Sunday, November 6, 2011

Haunted Property

Most people are familiar with the stereotype of the spooky house on the block.  Perhaps there are a few gnarly old trees rotting in the front yard.  Maybe that busted out window in the back still has a couple of 2x4s nailed over it.  And there always seems to be a crow perched on the fence, cawing as you walk by.  You know, the one that everyone dares each other to ring the doorbell of on Halloween.  For the more intrepid, this may seem like the perfect dream house; but for the rest of the world, it holds a certain stigma that can seriously devalue a property.

A haunted house is merely one example of a stigmatized property.  Properties are considered stigmatized when some aspect of the property, other than its physical condition, would lead to it being shunned by potential buyers.  These tend to be issues that would affect the potential buyers psychologically or emotionally.  Having a death occur in the home is merely one example.  Any sort of notoriety that could draw unwanted attention to the home could land the property under the stigmatized label, or a history of problems that would cause buyers to perceive a future risk should they invest in the property.  The former home of a famous person or a property that was used in a movie could draw unwanted attention from nosy tourists.  And in some special cases like California, having an earthquake nearby is enough to stigmatize a property.

In the past, property transactions have been ruled by the saying: "caveat emptor" or "buyer beware!"  This means that your real estate agent does not have to disclose that a property is stigmatized, though they legally cannot lie to you should you ask a direct question.  Most states now have laws protecting buyers from a host of problems, but stigmatization isn't often covered.  The laws regarding stigmatized property differ from state to state and country to country.  In some states, an agent is only required to disclose that a property is stigmatized if a death occurred in the past 3 years.  Seeing as how the events leading to stigmatization don't often leave obvious physical changes on a property, the buyer is generally unable to tell that there is something "wrong" with the house upon a reasonable inspection.  It's not until the neighbor's gossip reaches their ears that they realize they got more than they bargained for.  By then, it's usually too late to seek legal action.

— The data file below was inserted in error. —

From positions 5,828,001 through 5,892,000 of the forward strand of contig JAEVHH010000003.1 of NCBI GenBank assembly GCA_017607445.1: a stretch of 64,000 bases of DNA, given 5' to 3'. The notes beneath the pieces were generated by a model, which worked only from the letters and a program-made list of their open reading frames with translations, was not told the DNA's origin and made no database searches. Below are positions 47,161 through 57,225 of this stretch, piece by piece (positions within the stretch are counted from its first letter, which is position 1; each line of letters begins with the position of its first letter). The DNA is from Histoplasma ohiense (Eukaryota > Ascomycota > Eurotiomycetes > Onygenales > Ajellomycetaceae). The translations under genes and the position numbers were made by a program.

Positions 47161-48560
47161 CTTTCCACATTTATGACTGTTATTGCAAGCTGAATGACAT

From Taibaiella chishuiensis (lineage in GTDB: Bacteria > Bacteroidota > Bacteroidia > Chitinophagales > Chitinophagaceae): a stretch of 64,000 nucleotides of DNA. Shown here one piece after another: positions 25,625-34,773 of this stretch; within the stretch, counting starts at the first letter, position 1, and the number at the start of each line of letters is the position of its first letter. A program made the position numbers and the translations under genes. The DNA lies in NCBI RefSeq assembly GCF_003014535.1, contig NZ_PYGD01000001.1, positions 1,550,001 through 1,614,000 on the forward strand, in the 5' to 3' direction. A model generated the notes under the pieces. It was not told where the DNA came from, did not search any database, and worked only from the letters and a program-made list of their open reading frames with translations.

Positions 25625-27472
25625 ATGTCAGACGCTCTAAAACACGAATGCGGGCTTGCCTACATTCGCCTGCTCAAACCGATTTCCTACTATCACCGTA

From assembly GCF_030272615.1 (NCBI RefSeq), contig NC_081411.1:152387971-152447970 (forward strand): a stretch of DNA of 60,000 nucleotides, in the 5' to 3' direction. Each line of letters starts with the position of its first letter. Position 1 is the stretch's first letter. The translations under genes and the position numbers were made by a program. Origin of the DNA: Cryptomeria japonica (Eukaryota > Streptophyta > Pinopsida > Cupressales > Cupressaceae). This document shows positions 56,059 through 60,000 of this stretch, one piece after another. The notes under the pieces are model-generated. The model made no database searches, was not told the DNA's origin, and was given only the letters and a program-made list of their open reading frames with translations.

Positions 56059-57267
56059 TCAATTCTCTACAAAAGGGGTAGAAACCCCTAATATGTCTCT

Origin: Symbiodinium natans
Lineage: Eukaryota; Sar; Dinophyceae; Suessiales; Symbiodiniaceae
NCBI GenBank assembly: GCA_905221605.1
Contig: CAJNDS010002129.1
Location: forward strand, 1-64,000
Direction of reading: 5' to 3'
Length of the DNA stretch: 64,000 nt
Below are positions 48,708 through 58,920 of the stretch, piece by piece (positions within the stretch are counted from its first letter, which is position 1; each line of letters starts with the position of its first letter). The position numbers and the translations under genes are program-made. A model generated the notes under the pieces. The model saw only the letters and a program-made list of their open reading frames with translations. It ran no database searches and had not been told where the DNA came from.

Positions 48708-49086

One noted exception is the case of Stambovsky v. Ackley.  Helen Ackley's house in Nyack, NY was touted as being home to a multitude of poltergeists.  Her and several family members had reported these findings to both local and national publications on multiple occasions.  Unfortunately, they were apparently not any publications read by Jeffrey Stambovsky.  After putting a down payment on the house, he sued to be released from the contract and have his money returned to him once he discovered the home's reputation.  In a surprising and often cited court decision, Stambovsky was awarded the money he sought.  The court felt that since the notorious house had been publicly advertised as haunted by the owner that it was to be considered "legally" haunted regardless of the actual ghostly content.  In other words, Ackley could not suddenly claim the opposite of her published words.  The house eventually sold to a brave soul who actually wanted it because of its ghastly reputation.

If you plan on selling a property with noted paranormal activity, it would be wise to consult your realtor and local law books to determine whether or not it’s appropriate to disclose the information to potential buyers.  You don’t want to chase them off or lower your property’s value unnecessarily, but you certainly wouldn’t want to find yourself in legal trouble which could have been easily avoided.  Or perhaps you are the potential buyer – in which case, do your homework and don’t be afraid to ask questions even if they seem a little nutty.  It’s better to find a home you’ll truly be happy with (ghosts or no ghosts) than a property with unexpected annoyances.


Thursday, October 27, 2011

To all the Snookis of the world...

This started out as response to this post, but it kind of focused too narrowly on the Halloween costume issue instead of the broader topic of cultural appropriation so I'm choosing to post it here rather than clog up Kenaz's blog.

When my friend and I saw these adverts, we made a joke about dressing up as the cast of Jersey Shore since we're both Italian.  And then she reminded me she had dressed up as a Native American one year, which is also part of her heritage. 

That got me thinking... Would anyone, other than Italian-American organizations, bat an eye at people dressed up as the Jersey Shore cast?  Is it OK because we're mimicking celebrities rather than directly mimicking the culture?  Is it OK because it's our culture?  Is it OK because most people think of Italians as "white"?  Or should we be offended because they're a horrible stereotype?  Most of the cast isn't even Italian...